• Strategic Alignment: MBSE should align with the organization’s strategic goals. Executives can evaluate whether MBSE contributes to long-term success.

A Wiser DOD Mandates MBSE

Despite its success, the F-35 program faced numerous challenges, including significant budget overruns and delays. Key  issues were the challenged of maintain and evolving unified systems engineering artifacts, traceability, communications, incomplete validation & verification requirements, and  the lack of reuse of systems developed in earlier programs. The F-35 was developed as an entirely bespoke effort, with everything built from the ground up. This approach highlighted the need for a more efficient system.

 

Learning from past challenges, the Department of Defense (DOD) has issued a mandate to build a systems engineering infrastructure using MBSE to address the shortcomings of classical SE methods. MBSE artifacts serve as the Authoritative Source of Truth (ASoT), ensuring consistency throughout the program, reducing the risk of systems architecture divergence, better documenting V&V requirements, and improving communication. Additionally, MBSE facilitates the creation of reusable models for future development, borrowing principles from object-oriented software design. This approach allows for the incorporation of reusable components into new projects, thereby decreasing development time, costs, and risks.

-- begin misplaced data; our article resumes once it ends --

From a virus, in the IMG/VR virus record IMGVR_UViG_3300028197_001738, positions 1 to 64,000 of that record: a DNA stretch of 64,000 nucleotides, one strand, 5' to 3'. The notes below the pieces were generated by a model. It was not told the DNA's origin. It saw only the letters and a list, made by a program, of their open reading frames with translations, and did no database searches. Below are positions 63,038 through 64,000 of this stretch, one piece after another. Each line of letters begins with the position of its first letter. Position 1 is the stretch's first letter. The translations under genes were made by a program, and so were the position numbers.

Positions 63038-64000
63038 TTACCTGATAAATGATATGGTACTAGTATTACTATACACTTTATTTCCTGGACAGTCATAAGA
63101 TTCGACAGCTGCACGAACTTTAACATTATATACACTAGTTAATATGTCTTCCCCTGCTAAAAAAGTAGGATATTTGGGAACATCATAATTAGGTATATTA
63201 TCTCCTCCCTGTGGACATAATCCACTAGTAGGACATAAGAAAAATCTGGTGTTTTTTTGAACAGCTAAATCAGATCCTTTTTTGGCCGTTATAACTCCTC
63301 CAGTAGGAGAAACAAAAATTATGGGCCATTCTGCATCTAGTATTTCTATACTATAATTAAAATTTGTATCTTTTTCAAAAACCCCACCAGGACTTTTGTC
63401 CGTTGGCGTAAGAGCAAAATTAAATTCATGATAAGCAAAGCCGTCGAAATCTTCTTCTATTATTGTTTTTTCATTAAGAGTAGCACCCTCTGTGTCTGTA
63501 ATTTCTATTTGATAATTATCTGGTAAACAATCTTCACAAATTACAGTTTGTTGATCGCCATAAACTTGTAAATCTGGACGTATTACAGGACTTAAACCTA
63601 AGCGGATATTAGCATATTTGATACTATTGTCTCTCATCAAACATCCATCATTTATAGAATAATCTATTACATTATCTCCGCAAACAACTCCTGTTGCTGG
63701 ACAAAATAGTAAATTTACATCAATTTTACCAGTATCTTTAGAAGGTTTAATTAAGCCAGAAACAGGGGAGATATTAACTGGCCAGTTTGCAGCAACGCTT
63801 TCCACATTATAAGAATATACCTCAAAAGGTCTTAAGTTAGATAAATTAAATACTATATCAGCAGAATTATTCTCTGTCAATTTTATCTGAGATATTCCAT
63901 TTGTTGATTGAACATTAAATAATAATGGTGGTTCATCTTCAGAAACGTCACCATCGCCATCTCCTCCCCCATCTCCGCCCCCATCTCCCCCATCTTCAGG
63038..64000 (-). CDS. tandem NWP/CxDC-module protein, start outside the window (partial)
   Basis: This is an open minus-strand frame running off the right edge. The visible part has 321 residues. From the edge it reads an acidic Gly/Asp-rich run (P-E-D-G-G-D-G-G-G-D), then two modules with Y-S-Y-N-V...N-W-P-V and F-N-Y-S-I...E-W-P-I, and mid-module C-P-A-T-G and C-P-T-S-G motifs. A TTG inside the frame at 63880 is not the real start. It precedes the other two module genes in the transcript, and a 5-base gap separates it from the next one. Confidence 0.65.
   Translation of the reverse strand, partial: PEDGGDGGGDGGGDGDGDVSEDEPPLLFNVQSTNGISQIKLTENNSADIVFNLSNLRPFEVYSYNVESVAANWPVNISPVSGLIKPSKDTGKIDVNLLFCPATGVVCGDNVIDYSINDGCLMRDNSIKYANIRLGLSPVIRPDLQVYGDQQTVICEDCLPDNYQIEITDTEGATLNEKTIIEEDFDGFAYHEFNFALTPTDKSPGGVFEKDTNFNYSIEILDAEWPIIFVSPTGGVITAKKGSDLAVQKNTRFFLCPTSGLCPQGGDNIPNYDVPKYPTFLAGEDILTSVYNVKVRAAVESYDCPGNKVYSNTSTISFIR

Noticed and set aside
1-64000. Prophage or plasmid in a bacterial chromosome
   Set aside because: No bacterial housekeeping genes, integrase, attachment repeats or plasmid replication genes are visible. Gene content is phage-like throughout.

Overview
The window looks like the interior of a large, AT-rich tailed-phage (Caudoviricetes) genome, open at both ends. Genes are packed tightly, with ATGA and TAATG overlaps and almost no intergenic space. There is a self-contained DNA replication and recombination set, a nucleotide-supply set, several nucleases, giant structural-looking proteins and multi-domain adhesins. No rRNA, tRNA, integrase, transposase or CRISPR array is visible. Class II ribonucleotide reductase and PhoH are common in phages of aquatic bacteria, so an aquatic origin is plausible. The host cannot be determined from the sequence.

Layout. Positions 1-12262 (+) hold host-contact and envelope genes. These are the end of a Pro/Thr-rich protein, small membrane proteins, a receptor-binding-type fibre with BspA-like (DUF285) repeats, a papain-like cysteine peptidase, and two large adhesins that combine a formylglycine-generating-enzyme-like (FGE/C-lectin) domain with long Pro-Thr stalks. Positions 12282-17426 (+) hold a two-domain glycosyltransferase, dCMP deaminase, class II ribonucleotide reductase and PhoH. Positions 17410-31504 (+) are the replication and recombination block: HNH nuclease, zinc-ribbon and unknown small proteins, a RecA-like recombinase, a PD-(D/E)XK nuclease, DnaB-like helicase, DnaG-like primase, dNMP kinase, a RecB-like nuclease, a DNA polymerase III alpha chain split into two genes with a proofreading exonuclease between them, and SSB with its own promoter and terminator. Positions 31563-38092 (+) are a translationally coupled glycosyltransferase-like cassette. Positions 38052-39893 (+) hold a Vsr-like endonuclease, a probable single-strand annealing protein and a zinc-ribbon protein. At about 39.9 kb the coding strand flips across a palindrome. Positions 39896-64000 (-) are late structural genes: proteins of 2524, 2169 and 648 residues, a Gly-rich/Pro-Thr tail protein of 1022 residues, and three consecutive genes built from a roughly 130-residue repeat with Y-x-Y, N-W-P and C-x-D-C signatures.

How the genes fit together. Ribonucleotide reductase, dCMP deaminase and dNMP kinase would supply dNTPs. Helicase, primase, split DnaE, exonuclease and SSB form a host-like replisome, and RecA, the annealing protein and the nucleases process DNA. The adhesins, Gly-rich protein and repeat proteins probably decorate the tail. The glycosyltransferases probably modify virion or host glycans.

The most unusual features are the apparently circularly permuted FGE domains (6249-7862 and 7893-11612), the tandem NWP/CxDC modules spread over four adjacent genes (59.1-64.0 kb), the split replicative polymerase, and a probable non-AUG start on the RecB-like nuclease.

This approach is similar to object-oriented software design and allows for well-documented and consistent software architecture  and libraries of reusable components to be incorporated into new applications, thereby decreasing development time, costs, and risks.

Advantages of MBSE in A&D

  • Enhanced Traceability and Consistency: MBSE ensures that all changes are automatically updated throughout the system, maintaining consistency and reducing manual effort.
  • Improved Communication: The graphical nature of MBSE models facilitates better communication among stakeholders, including non-technical personnel, by providing clear visualizations of system interactions.
  • Reuse of Models: Models can be stored in libraries and reused in future projects, significantly reducing development time and costs. This is particularly beneficial in A&D, where similar components like turbines or engines can be repurposed with minimal modifications.
  • Reduced Risk of Overruns: MBSE provides a clear and consistent roadmap that mitigates risks associated with budget overruns and project delays.
  • Seamless Independent Validation and Verification: Independent Validation & Verification (IV&V) is critical to any systems engineering process. Validation ensures that the correct system is being built according to requirements (validating against the CONOPS), while Verification ensures that the system is being built correctly (meeting the requirements). MBSE supports IV&V by mapping these cases both graphically and tabularly, creating clear linkages between requirements, validation, and verification. This reduces errors and simplifies the verification process to ensure the system works and that test cases are included in the model.